“Can I be allergic to air-conditioning?”
Air-conditioning pros get that question all the time. It might cause you to snicker, but it’s a legitimate question, although the phrasing is off. There are factors to consider when someone claims to start sneezing or coughing upon entering and air-conditioned room. It is important to know how to fight allergies caused by air-conditioning systems.
Causes of Coughs in Air-Conditioned Rooms
Most often the cause for coughing or sneezing is a dirty filter. If a person has an allergic reaction to these allergens, it is guaranteed that he or she will have a reaction when facing an A/C with a dirty filter. On the other hand, many allergists recommend using A/C to people with allergies provided the filter is always clean and may even suggest a double filter to be used. Filters should be cleaned every 3 months for a central air-conditioning system or replaced if you are using one of those filters, even something like cheesecloth, as a second layer.
However, there are other reasons for coughing or sniffling assuming the filter is clean. For instance, some air-conditioning systems use propylene glycol (PG), which is a colorless, almost odorless mineral oil as the active ingredient in coolants and anti-freeze. Studies have proven that PG is non-carcinogenic but can cause allergic reaction. That’s why some women are allergic to certain cosmetic and food brands, too. An allergic reaction to PG can be remedied by installing an air filter since the A/C system can lead to dry indoor air.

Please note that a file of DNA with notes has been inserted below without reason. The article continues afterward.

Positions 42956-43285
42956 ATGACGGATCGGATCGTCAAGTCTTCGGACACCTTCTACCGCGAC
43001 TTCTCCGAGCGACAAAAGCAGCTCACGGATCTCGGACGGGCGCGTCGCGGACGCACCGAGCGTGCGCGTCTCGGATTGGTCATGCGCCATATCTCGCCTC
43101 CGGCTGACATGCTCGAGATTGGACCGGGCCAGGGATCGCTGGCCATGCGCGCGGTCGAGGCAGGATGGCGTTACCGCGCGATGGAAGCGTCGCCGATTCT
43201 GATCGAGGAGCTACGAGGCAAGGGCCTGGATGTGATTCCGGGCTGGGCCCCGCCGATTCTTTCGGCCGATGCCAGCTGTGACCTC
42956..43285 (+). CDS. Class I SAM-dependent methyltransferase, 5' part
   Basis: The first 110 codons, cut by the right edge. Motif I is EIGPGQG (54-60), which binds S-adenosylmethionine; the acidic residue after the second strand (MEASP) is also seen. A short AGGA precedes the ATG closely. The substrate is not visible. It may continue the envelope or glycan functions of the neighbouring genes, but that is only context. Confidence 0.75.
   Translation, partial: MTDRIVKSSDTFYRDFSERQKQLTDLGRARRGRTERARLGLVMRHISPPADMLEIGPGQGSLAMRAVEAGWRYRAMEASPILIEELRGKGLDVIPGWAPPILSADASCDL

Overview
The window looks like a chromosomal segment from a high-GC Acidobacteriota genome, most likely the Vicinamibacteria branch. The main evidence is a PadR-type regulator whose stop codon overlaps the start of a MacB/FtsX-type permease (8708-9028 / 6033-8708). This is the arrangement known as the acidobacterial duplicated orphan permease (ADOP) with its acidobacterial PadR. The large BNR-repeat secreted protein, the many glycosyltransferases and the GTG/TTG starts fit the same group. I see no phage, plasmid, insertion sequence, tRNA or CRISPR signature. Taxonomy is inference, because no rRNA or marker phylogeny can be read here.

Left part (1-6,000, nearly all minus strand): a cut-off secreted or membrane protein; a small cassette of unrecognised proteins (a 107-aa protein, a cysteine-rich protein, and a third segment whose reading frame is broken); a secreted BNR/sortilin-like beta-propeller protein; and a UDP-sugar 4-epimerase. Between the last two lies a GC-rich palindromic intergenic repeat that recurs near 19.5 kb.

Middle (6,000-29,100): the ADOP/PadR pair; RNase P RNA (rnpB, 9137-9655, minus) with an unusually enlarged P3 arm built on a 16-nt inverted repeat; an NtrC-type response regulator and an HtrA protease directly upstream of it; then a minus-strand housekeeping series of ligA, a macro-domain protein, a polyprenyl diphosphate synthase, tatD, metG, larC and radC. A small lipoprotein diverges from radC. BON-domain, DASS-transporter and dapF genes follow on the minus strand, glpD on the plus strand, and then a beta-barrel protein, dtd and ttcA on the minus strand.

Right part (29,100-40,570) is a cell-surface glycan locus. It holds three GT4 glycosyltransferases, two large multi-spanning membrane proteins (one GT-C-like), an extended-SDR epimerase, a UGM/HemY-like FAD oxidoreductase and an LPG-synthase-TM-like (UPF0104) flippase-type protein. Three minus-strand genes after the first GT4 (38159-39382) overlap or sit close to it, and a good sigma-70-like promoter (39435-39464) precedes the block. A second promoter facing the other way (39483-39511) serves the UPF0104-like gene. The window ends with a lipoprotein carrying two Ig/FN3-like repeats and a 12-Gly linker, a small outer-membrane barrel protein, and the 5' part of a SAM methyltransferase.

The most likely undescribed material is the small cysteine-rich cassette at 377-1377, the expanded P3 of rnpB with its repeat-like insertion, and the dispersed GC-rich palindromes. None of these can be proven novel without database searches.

Another solution would be to control the cold air flow, temperature and air flow speed. The air from the A/C should not be too cold or blow too much, especially if you are facing the vents.
However, you should also make sure that the air is not too warm or not blowing enough because it will also cause an allergic reaction. Experts recommend a temperature setting of about 23 degrees Celsius or 73 degrees Fahrenheit so you do not irritate your sinus or allergy. You should also not go into a cold room after being under the sun. Let your body cool down first for about 10 minutes because walking into the air-conditioned room.
When your A/C system is causing you problems with your health, you can expect to get a ton of conflicting suggestions about using a humidifier or dehumidifier. As a general rule, this is what you should do:
• If the air is too dry, use a humidifier. You can tell when the indoor air is too dry when there is static electricity in your curtains, carpet, or other fabric around the room.
• If the indoor air is too moist, use a dehumidifier. You will know when your indoor air has too much moisture when you experience mildew or mold, which is common in Florida where the weather can be almost tropical all year round.